voted against the infrastructure bill. people who voted against a future clean energy program. we're talking about people who were just very radical. >> dan, you and i have talked a lot about this. in fact, you've written a piece about was -- have been working hard to make voting difficult. that's why the election denial thing is almost benign. it's more than that. election denial and wisconsin goes hand in hand with making voting difficult. does this effort to ovaries the choice of the people, is it motivating for wisconsin? >> i think it's definitely motivating on the right. the activism on the far-right against the election infrastructure, i think one of the things that's really worrisome is the attacks on the clerks, local officials. you have a really pernicious kind of attacks on these
people. in fact, there was a survey out the 20% of the clarks in the state of wisconsin are considering leaving because of what happened in 2020. i think this kind of ground level attack on the foundational mechanism of democracy, the municipal clerks, it's worrisome. there's a threat of violence against them. one of the women i profiled had hundreds of threats against her. i think that's tremendously worsen. at the same time, as you said, there is a two-pronged efforts with the old-fashioned voter suppression techniques. a slew of bills that are waiting for the republican governor and tony -- loses. that will make it more difficult to vote, and many different ways. for disabled people, elderly people, and every single election in wisconsin has been close since 2012.
i assure you that it will continue to be very close. joe biden won by 20,000 votes, donald trump won by 23,000 votes. you know, i think it's a two-pronged effort that's very worrisome. it's generated more energy, i, think on the far-right, than as far as people and side worrying about it. there is concern, but i think it's very troubling. >> congresswoman, these banned, michaels especially, are interested in four, my perspective, is an infringement on human. rights whether it's lgbtq rights -- i sort of wonder, in places like wisconsin, we're seeing it in michigan were questions about abortion are actually motivated people to register for a vote, because democrats, maybe it's large numbers of -- registered about. does this appeal to people who
want to curtail these rights. is it overcome by people who want to fight back against people like michaels and those who would do that? >> you know, i think it is. dan, i really appreciate you laying out the background for our struggle in wisconsin. i think women are going to rise out in wisconsin during this election. even though it might not show in the polls, i think women have a lot of people -- bought a stake in this election. it's not just abortion rights, it's their right to, we hear so many lies from republicans about how they're going to put forth parents rights to educate their kids. what we see and said are people who want to defund education. we see are people who want to
use stuff like crt and educating trans kids as a ruse for not funding educational opportunity. what we see are people who don't want to provide child care for women so they can stay in the workforce. what we see are people, like ron johnson, who want to put social security and medicare, and medicaid, on the chopping block every year. we see people who claim that they want to stop crying. yet, there not only election deniers, but for someone like ron jansen, feel some loyalty to people who showed up in january six. in an attack there democracy. we see people, like ron johnson in michaels, who see socials guarantee and medicaid are just ponzi scheme's.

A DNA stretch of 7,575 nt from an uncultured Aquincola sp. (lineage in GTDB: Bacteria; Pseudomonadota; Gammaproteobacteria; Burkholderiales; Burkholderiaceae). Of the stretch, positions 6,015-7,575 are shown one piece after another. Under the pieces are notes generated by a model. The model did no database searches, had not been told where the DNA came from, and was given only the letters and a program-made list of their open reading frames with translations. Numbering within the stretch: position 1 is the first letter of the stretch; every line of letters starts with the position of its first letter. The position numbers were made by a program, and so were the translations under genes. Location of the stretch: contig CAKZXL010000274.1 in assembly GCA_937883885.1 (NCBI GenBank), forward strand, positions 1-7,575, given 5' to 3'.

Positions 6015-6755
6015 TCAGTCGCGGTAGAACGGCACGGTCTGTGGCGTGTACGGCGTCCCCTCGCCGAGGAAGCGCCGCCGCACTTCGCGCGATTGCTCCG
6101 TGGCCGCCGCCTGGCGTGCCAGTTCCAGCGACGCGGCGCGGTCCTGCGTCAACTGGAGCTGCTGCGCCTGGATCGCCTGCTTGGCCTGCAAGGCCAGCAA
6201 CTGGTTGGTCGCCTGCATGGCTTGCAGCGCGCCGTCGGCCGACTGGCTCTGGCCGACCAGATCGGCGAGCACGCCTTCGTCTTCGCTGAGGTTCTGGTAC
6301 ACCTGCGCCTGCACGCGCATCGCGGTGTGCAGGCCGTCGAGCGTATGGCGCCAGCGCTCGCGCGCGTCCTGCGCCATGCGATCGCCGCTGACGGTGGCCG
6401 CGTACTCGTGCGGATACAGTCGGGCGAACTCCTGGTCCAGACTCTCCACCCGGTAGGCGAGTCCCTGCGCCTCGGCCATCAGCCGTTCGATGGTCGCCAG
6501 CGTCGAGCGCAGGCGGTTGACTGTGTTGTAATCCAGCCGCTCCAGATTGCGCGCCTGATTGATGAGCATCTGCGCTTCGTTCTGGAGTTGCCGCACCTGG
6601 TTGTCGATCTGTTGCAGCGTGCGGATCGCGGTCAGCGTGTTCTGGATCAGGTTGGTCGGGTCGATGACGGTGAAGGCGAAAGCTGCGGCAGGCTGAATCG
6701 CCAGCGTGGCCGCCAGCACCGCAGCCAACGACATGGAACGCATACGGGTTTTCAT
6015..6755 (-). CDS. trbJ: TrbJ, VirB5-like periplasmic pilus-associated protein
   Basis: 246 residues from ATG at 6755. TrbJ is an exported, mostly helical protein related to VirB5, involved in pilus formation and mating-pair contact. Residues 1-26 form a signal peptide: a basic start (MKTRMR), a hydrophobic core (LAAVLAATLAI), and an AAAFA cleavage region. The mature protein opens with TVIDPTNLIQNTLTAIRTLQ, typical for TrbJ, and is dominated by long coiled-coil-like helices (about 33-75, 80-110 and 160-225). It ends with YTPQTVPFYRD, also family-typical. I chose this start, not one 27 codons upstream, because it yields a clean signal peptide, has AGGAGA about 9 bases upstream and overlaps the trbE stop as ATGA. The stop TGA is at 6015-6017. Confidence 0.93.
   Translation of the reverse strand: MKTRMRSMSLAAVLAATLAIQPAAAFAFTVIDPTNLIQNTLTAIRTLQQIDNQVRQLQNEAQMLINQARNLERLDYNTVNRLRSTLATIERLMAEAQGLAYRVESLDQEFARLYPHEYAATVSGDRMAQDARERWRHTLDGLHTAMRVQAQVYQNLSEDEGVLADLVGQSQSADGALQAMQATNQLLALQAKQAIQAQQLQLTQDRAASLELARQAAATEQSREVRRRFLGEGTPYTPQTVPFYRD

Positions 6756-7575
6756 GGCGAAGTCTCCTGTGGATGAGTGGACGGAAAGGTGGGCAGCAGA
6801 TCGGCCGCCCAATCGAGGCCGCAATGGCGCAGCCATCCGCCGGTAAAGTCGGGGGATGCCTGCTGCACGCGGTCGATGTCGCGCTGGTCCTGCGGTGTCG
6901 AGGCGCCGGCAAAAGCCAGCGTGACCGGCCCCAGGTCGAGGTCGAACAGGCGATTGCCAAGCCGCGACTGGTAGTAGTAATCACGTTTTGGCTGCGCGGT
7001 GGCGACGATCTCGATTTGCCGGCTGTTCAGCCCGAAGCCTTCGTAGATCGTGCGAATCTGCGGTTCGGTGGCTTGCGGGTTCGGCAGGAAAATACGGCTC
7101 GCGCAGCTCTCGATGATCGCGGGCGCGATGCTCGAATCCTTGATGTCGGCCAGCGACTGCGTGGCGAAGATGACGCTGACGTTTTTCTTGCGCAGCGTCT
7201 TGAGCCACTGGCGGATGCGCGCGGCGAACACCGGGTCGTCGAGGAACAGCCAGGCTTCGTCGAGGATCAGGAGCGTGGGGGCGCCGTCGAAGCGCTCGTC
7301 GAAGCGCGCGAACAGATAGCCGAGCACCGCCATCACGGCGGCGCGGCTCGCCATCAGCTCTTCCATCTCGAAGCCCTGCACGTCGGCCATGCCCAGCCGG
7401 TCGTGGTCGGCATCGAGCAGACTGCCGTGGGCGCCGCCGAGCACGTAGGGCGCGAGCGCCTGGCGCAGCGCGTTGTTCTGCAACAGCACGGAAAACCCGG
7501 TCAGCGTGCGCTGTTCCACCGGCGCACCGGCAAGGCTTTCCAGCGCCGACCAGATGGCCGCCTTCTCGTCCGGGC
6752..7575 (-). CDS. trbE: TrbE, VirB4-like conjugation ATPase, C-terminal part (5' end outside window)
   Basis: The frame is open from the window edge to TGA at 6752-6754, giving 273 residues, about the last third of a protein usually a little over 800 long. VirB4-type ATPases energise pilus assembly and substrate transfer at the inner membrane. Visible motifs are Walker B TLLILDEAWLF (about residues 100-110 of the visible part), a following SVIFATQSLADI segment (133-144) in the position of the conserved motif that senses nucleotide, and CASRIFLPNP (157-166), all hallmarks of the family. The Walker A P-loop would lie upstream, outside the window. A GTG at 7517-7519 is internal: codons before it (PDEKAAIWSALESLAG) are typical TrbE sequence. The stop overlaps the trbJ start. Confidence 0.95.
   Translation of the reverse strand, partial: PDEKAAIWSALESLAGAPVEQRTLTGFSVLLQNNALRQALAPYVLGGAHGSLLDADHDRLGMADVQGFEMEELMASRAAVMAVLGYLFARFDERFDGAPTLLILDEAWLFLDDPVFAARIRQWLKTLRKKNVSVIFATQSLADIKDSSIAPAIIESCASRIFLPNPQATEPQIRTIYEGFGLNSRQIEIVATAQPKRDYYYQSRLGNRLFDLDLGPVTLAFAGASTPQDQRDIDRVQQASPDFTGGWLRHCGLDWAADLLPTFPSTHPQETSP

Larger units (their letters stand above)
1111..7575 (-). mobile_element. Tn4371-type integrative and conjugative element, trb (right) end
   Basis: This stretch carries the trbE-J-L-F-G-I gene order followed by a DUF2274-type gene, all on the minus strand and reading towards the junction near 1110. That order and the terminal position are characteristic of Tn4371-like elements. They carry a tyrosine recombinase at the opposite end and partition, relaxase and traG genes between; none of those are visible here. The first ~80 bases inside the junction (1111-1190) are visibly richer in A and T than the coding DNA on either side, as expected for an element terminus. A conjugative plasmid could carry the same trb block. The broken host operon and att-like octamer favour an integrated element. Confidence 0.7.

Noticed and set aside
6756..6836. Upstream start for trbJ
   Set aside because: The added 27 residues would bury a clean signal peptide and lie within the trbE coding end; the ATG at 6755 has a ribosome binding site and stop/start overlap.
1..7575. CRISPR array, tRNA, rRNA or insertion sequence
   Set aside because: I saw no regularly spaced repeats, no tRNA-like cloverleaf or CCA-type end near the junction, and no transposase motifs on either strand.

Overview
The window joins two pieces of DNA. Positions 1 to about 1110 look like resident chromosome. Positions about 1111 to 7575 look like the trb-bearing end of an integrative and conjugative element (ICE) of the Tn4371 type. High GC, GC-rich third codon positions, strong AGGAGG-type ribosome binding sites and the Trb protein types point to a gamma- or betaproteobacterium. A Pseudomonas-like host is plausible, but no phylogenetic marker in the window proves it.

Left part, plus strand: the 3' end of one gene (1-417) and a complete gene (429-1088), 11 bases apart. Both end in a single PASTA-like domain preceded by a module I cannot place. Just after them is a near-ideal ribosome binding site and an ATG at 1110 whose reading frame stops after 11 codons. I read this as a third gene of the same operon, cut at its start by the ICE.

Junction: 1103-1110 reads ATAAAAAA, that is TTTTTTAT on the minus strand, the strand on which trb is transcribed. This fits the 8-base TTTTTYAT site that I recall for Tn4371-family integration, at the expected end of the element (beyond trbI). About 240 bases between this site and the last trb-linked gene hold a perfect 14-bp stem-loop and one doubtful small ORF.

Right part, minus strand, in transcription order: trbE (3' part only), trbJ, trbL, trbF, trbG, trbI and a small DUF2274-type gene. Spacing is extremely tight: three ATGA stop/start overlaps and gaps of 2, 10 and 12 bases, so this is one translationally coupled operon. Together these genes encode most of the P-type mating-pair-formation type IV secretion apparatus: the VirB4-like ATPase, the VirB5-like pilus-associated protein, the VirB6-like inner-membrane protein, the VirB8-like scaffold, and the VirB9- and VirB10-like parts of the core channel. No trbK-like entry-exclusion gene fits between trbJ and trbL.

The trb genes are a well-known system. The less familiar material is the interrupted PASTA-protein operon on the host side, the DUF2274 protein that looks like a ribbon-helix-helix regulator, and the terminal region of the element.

we see people who talk about energy independence. yeah, we've got not one single vote to take us into a modern newly-economy. we're going to see young people of all genders coming out to vote. people who have not been pulled. we created a path for the future. their jobs are going to end the new energy economy, they'll have jobs in the infrastructure bill. goody rid of all of these lead pipes that poise with their children, they're going to have opportunities. we have a big machinery company in my district, big trucks, but they can't move them because we don't have semi-conductors. they're all made in taiwan. we see people like our future senator, ben deliverance, who wants to bring that kind of technology back to the united states.
could we get ron johnson to vote for this? no. i think, people often criticize democrats for not putting up the right message, and we have to, there's so much money spent against us. we spent all of our time chasing their lies, as bob dylan puts at. we have to do what jenna jackson said back in the day. we've gotta remind people of what we've done for them lately. i mean with the american rescue plan, we kept people out of extreme poverty, and being homeless. what we have done with the inflation reduction act is create a new energy economy, lower prescription drugs, and what we have done is to really provide a bridge to the future instead of the past. people will trust us. with the majority. we will make sure that their constitutional rights to control their bodies, women, we
will democrats will restore it despite the decision. thank you, velshi. >> glenn moore, dropping some janet jackson lyrics on velshi. which we appreciate it. dan, 30 seconds on, that's where -- -- they have a republican candidate, who something have gone too far, the republicans have actually moved over to support josh the bureau a large number to help it would. he is a clear lead in the moment. why is that not happening wisconsin? >> i think two michaels has started a different kind of needle, trying to present himself as a kind of every man job creator as well. he's presenting himself as a little less extreme though, as you mention, he's talked about decertifying and so. on wisconsin is very evenly divided. i think one thing that's important to remember is a lot of this goes back to scott walker's attack on labor unions in the labor movements, it's lost above 50% of his union